Criminals in South Africa are getting away with murder. Literally. Enter DNA profiling: the 21st Century Detective. The DNA Project, a Non-profit organisation is raising awareness of the need to expand and develop our National DNA Database, as a major crime fighting tool to ensure accountability and deterrence amongst its criminal population.

Extracted from the Daily Maverick article on the DNA Project by Rebecca Davis

Last July, the DNA Project set up a large sandbox in the centre of Cape Town’s busy Metrorail station. In the box, tiny stones of differing colours were laid out to form the distinct image of a mug shot of a convict holding up an ID board. Then commuters were allowed to walk all over the box. It didn’t take long for the passing foot traffic to almost entirely obliterate all traces of the image of the convict’s face. The commuters were filmed walking over the box, and a video was made of the event.

“Every year in South Africa more and more criminals escape conviction due to people disturbing crime scene evidence,” the video begins. “The DNA Project set out to educate the public never to interfere with a crime scene.” The image in the sandbox, originally pristine, is quickly wiped out by time-lapse images of people walking over it.

“It didn’t take long before the criminal’s identity had disappeared,” the video continues. “The message was clear. Never disturb a crime scene.”

Any Publicity is Bad Publicity.

The very first lesson on the very first day of burglary school is: Don’t get caught. The first step to avoiding capture is avoiding detection in the first place (if they can’t see you, they can’t call the police or the security company).

While lots of burglaries take place during the day, darkness is still a great cover. When looking to make your house less of a target, one of the best fixes is lighting, both outdoor and indoor. It’s partly about minimising the appearance of home owner absence inside the house (which burglars look for), and partly about shedding light on would-be intruders outside the house.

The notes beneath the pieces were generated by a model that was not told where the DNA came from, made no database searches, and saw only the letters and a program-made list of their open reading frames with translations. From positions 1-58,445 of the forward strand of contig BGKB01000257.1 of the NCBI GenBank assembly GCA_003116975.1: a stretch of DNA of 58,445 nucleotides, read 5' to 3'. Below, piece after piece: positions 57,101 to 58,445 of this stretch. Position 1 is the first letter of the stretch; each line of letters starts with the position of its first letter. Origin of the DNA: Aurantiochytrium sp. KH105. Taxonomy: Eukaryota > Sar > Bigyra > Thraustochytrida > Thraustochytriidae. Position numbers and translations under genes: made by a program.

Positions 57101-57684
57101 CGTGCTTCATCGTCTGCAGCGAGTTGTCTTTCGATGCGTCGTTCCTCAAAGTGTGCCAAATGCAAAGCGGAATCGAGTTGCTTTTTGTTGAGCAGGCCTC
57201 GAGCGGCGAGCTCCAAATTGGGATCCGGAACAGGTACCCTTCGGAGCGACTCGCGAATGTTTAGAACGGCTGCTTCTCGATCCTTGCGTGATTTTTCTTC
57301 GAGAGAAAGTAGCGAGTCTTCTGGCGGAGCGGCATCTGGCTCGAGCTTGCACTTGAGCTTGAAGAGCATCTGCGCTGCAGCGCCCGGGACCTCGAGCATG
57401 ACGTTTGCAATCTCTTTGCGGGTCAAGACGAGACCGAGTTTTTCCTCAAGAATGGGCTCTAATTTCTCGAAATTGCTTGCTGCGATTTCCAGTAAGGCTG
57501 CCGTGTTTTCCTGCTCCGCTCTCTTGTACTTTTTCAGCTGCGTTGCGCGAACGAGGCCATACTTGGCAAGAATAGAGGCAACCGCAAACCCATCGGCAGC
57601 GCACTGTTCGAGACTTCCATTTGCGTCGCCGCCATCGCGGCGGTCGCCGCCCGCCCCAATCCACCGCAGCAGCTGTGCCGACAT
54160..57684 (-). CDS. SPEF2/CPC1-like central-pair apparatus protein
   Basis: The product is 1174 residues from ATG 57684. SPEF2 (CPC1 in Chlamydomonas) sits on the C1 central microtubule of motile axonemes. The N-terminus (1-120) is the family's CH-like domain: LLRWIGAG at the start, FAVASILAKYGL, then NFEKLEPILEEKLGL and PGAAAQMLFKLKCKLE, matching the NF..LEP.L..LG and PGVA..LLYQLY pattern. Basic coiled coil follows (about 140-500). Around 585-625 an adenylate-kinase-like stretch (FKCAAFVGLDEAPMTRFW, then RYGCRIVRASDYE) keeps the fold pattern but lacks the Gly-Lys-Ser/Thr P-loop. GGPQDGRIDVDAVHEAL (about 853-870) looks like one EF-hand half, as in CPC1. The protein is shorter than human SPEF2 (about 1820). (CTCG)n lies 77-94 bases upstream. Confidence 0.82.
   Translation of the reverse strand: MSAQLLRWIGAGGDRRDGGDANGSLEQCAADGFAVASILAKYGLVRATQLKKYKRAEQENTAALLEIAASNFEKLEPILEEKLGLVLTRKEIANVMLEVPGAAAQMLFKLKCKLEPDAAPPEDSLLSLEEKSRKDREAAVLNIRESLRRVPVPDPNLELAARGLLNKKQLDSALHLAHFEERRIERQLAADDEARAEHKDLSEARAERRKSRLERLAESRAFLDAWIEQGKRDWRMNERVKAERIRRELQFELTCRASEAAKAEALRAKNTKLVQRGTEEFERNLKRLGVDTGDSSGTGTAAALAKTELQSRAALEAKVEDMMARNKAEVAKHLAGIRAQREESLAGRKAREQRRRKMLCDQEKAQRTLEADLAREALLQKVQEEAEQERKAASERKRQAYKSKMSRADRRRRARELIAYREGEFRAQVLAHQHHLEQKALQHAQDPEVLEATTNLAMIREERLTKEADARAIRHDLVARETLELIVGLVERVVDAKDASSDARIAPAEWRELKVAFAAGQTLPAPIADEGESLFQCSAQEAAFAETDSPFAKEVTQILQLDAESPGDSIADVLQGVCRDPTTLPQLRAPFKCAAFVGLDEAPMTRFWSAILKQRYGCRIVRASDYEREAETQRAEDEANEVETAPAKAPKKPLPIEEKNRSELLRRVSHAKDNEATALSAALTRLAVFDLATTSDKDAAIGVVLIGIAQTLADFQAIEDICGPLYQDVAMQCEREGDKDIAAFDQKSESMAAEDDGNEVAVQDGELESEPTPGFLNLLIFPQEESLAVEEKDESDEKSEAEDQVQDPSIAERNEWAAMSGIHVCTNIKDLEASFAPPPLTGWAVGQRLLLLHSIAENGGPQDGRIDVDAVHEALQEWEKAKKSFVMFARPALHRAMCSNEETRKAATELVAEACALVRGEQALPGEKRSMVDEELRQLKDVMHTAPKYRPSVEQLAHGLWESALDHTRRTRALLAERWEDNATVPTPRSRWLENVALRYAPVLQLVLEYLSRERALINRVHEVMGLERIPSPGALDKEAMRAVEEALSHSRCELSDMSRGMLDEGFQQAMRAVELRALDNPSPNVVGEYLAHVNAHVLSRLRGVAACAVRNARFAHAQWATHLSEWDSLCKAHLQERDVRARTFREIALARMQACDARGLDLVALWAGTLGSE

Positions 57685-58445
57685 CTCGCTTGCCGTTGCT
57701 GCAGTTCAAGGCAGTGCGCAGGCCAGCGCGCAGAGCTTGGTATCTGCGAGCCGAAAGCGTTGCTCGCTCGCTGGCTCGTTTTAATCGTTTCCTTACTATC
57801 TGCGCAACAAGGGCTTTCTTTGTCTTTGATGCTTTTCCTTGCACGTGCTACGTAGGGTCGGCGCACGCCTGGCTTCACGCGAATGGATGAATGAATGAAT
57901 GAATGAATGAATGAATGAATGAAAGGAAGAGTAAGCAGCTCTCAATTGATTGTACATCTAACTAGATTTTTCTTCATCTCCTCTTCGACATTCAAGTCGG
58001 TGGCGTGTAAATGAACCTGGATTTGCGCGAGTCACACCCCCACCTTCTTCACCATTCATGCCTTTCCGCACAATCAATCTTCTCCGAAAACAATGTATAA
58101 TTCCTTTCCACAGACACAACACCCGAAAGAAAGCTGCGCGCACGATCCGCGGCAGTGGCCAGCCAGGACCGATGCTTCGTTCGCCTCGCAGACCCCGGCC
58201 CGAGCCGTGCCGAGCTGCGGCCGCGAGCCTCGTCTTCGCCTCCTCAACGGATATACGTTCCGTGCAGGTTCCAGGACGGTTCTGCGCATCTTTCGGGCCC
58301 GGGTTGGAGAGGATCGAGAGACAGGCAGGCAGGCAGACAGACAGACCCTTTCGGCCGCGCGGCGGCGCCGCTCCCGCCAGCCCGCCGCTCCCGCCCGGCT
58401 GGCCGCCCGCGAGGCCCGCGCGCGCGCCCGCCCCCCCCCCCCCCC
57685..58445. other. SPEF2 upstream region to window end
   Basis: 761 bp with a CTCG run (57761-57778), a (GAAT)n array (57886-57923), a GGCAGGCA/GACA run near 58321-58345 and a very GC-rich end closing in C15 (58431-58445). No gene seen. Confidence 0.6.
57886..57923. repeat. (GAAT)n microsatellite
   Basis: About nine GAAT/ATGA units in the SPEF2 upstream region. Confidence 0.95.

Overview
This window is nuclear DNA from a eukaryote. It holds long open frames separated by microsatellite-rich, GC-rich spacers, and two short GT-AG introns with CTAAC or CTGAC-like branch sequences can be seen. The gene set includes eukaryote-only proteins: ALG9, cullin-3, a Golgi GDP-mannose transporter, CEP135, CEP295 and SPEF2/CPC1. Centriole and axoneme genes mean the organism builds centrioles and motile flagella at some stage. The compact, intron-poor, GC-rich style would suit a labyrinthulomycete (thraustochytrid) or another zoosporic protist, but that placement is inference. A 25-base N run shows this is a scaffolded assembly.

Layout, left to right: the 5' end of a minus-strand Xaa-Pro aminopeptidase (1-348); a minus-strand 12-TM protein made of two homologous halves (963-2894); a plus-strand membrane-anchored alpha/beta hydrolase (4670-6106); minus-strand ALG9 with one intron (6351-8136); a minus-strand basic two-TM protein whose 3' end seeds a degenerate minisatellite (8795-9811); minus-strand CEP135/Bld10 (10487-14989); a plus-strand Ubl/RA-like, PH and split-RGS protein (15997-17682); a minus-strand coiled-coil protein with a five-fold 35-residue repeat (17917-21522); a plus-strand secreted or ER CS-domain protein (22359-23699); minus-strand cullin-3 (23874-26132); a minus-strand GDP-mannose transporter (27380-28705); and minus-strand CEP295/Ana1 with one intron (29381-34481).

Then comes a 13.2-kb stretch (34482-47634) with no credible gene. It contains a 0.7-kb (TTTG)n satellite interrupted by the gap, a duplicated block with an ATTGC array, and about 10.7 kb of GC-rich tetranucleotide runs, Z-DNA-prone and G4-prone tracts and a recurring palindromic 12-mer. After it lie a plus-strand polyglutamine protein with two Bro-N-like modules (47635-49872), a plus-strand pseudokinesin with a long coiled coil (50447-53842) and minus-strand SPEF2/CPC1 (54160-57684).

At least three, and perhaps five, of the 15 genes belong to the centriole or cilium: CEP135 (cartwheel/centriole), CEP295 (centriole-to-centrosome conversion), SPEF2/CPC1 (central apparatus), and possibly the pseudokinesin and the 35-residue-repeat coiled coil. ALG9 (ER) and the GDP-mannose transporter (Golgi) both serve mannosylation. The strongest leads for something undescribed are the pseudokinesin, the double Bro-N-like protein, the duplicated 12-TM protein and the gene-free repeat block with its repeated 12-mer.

Inside, what you need is to establish a routine and stick with it. Lots of burglars will watch a target property to pinpoint vulnerabilities, such as the occupants going out of town or returning to their main home. Purchase a timer and set the lights to go on at a certain time in the morning and off at a certain time at night. That way, it’ll be harder to tell when you’re gone, whether you’re on a trip or just working late.

Outdoors, it’s all about visibility. The area immediately outside your home is the first line of defence. Garden lights (both front and back) are great, but the solar kinds are probably too dim to do much in the way of security.  The 120-volt type is better, and should be placed at strategic points such as entries and pathways. Any hiding spots, like clusters of trees or freestanding structures, should also be well-lit. If you’re concerned about light pollution and energy usage, most of these lights can be hooked up to motion detectors so they only go on when they’re needed and set to switch off after a short period of exposure. Many of these lights can be overridden in the house to come on permanently if you want to have a good look around the property.